Statistical and Scriptural Reasons for
Planting in Rural America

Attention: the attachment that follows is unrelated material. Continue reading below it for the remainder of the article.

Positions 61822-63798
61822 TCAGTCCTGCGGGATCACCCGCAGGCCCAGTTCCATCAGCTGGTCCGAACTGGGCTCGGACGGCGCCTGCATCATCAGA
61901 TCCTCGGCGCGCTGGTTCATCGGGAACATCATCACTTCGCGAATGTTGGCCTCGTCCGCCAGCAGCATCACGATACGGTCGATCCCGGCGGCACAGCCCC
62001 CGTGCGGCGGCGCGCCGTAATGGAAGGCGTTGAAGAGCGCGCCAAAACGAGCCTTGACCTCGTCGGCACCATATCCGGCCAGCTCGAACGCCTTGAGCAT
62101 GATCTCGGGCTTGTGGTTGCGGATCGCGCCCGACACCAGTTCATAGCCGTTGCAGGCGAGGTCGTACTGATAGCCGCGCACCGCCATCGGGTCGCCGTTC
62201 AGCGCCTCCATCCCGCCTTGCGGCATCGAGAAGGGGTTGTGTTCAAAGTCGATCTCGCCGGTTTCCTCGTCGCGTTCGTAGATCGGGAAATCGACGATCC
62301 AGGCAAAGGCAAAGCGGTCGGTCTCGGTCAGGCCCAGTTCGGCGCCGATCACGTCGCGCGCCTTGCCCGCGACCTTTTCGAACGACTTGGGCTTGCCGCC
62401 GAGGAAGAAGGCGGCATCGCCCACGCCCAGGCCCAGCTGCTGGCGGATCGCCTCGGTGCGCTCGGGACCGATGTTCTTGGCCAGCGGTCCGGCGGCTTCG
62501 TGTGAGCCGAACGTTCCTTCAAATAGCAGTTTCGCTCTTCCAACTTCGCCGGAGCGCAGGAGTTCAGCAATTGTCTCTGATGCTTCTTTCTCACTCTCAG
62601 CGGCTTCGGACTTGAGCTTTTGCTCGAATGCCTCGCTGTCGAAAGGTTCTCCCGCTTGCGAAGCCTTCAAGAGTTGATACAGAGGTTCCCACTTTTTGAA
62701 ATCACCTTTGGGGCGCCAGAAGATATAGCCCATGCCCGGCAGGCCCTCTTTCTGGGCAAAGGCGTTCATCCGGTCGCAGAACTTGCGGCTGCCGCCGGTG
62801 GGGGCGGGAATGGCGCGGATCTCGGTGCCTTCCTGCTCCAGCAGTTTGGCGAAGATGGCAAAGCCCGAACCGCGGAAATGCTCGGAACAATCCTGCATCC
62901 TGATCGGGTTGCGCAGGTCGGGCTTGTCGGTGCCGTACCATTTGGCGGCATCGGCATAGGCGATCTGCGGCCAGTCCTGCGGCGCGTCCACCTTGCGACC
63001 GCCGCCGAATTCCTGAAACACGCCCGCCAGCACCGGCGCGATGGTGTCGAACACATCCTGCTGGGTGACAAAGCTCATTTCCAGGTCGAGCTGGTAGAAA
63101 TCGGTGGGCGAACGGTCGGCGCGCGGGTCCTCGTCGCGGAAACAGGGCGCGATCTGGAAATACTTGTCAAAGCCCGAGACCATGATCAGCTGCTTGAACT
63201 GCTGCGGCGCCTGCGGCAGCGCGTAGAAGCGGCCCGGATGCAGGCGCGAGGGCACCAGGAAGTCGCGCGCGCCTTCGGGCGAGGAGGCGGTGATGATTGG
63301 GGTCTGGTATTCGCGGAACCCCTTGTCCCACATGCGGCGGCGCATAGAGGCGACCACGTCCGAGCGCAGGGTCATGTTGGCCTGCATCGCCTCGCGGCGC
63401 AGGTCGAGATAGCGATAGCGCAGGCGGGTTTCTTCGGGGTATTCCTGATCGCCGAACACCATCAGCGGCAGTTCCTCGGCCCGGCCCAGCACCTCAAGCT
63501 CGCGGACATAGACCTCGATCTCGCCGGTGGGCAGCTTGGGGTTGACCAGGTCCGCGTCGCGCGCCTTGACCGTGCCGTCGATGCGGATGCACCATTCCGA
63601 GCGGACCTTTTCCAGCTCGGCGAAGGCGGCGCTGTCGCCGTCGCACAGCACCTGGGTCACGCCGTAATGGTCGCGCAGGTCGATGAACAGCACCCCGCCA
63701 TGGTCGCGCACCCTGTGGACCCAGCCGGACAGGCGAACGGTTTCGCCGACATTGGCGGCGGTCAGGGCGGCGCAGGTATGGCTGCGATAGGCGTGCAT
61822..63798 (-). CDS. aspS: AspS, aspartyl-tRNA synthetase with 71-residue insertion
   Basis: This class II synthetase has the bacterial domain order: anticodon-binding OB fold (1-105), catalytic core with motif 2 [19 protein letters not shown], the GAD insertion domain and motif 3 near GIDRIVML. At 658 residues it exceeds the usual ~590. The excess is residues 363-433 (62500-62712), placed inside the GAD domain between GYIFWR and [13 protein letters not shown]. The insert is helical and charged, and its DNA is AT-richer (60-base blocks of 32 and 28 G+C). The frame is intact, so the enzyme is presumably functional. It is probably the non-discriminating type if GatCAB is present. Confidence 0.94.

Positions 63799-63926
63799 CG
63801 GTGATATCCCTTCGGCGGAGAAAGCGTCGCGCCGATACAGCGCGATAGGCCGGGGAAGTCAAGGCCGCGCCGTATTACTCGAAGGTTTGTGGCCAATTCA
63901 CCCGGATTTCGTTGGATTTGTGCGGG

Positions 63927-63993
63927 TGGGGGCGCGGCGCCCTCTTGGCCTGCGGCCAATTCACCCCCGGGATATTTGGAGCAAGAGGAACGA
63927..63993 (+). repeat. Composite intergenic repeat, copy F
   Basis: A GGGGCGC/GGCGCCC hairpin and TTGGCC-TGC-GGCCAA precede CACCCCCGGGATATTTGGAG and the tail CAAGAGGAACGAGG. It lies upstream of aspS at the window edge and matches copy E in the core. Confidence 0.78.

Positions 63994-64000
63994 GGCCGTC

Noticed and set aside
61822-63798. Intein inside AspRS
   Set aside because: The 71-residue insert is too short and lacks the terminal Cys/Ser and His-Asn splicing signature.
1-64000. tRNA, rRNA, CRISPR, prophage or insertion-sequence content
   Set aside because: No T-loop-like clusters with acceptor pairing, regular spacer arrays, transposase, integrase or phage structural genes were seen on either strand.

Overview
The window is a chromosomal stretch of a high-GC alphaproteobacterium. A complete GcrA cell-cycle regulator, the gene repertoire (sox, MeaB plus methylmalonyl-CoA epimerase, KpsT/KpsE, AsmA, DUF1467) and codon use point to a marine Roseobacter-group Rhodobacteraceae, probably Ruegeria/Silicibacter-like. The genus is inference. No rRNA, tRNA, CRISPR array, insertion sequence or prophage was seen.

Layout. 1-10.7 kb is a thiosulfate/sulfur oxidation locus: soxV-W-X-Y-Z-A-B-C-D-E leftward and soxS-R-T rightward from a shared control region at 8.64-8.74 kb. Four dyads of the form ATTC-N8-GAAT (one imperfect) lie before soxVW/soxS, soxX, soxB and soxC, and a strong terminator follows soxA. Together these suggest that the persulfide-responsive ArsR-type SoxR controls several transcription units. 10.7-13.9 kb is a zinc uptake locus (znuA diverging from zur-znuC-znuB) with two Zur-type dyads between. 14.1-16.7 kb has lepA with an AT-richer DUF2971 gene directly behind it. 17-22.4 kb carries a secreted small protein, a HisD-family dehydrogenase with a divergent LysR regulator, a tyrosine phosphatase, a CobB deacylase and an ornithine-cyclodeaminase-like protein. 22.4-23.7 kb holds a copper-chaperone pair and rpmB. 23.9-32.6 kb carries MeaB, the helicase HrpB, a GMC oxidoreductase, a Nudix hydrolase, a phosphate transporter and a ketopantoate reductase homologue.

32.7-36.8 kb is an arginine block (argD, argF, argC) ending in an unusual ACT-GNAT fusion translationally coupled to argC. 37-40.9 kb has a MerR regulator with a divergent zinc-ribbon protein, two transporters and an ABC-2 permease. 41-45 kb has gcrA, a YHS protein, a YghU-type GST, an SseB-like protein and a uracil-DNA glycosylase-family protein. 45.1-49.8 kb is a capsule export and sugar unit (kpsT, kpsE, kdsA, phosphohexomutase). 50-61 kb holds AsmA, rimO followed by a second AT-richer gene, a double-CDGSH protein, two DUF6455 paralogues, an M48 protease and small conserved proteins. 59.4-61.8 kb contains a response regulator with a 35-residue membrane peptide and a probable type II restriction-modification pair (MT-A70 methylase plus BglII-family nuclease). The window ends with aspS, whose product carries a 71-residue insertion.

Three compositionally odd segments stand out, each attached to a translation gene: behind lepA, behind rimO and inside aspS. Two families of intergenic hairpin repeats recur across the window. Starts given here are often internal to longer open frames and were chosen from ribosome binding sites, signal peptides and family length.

Typically when someone considers church planting, they usually have major metropolitan cities in mind--New York City, Seattle, Hong Kong, etc. And the reasoning is that as they continue to reach more people the amount of people increases exponentially as additional people are reached. Essentially, the reasoning is a "best bang for the buck" reason--as in, if I plant in New York City, I have a greater opportunity to reach more people and there is absolutely nothing wrong with trying to reach as many people as possible through urban church planting. However, it does neglect a large amount of people, particularly people who may never enter into an urban center and make their lives in a rural setting. According to the US Census of 2010, almost 60 million people live in rural America (19% of the total population). According to The Center for Rural PA, 3.4 million residents of Pennsylvania live in rural areas (26% of the total population). In Pennsylvania, the number of rural residents is actually increasing (by 175,000 people in 2017 alone). In the two counties that we primarily serve (Centre and Clearfield), the total population is 241,640 with 60-82% of the population living in rural municipalities within the counties. In other words, there are a significant amount of people that live in non-urban areas within our counties.